As tears cascaded down the crevices of your pallid, sunken cheeks, I levelled my gaze on your features. Every aspect jutting and sharp. The bruised, sickly bags under your eyes were so large they eclipsed the blue orbs above them. I held your hand as you shuddered, feeling your pulse slowly beating against mine. That still steady pulse, such a fickle thing. I watched as you deteriorated, the flesh melting away, leaving but a shell of who you once were. I silently watched as you were taken hostage by a sickness you couldn’t escape. The only thing you can’t escape—yourself.
I remember ruddy cheeks and a fuller face that was once filled with rambunctious joy, exceeding anything artificial. Anything superficial. But the light in your eyes burned out, and your body followed suit. I wanted to save you. I wanted to kill the pain; to be a human anaesthetic. To dull the ever-present ache that made its home inside you; a malignancy fed with despair.
You told me once, that the sound you hear when you press a shell to your ear may sound like the sea, but it is, in fact, the echo of your pulse. We listened to our life blood, as it washed through us. We listened to the very life in our veins and it sickened you. I wanted to be a human valium. I wanted to purge you of the pain. But all you were purged of was your breakfast. I was like a tree in a hurricane; utterly powerless to defend you against the force of the mind. The force of the times.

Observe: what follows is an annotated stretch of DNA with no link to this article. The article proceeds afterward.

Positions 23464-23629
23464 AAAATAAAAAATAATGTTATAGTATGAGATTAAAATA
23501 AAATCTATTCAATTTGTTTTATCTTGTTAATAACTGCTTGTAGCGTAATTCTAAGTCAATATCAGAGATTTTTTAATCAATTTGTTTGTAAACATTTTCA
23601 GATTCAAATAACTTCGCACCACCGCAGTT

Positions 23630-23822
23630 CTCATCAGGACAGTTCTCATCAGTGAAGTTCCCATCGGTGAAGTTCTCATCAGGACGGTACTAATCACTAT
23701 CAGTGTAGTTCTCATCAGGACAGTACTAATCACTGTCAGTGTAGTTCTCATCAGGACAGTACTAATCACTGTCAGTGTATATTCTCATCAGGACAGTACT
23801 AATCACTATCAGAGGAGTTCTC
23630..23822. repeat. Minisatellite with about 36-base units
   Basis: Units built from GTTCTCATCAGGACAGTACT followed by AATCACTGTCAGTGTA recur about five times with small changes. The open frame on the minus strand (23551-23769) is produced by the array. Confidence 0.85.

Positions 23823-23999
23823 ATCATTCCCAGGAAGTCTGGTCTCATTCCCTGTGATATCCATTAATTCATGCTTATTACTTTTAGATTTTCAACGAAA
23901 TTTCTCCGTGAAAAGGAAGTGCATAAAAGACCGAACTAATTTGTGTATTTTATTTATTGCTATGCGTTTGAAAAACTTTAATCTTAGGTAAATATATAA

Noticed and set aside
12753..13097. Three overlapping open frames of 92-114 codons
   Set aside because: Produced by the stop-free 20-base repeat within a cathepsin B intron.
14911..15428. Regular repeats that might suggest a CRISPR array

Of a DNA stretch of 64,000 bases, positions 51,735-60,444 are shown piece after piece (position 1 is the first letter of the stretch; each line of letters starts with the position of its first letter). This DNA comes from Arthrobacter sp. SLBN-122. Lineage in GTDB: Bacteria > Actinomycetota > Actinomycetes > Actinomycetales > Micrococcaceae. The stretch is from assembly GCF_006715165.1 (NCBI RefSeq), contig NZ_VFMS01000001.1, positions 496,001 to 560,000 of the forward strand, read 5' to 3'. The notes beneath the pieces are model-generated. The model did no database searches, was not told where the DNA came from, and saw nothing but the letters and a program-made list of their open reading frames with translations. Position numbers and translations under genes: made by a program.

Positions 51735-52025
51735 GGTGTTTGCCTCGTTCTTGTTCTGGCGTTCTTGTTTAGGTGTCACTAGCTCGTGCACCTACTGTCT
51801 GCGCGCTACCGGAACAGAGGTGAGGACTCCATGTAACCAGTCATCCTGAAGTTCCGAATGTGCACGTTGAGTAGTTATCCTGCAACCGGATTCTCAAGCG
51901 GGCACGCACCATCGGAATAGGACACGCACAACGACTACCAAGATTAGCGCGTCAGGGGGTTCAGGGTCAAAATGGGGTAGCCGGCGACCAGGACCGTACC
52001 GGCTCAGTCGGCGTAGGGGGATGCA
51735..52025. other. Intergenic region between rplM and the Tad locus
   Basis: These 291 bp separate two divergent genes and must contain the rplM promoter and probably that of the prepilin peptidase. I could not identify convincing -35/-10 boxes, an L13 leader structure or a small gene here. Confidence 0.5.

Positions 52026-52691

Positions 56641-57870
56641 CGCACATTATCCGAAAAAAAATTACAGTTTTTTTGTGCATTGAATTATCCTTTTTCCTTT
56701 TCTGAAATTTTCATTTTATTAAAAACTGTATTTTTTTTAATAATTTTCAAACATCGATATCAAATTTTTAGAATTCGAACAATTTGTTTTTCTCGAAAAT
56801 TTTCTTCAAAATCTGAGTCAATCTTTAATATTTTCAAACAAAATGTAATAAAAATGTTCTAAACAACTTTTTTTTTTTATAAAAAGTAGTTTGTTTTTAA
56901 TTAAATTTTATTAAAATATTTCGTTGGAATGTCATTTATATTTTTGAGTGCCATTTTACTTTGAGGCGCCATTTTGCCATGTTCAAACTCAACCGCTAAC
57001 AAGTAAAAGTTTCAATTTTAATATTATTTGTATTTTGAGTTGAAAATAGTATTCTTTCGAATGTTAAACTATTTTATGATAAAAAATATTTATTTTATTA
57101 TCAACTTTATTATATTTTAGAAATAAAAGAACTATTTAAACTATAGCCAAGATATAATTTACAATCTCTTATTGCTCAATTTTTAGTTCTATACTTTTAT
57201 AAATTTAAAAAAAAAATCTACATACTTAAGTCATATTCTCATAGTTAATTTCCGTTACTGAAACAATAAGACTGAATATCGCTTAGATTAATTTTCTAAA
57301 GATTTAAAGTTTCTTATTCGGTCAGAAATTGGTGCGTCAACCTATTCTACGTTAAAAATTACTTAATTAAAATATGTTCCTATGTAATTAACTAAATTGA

There are many that romanticise human suffering these days. They glorify the idea that these disorders, with their intense physical and emotional pain, gives one a sort of ‘depth’. A third dimension, even.
But here’s the thing:
Depression does not give you depth,
Suicide is not poetic,
Anxiety isn’t sweet or cute,
Self-harm is not a rite of passage,
Mental illnesses are not artistic,
Eating disorders are not elegant.
Is there anything romantic about having to sit back and watch someone you love become a shadow of their former self?
Is there anything idealistic about watching their eyes glaze; their mind so deeply perturbed?
Is there anything ‘cool’ or ‘interesting’ about holding the hand of someone who is no longer there, as they violently shudder, knowing there is absolutely nothing you can do but hope beyond hope that everything will be okay? Hoping, this won’t be the last time you hold them.
I want to be a human barbiturate.
Written by Emma Rose. Photo by n0bodysdaughter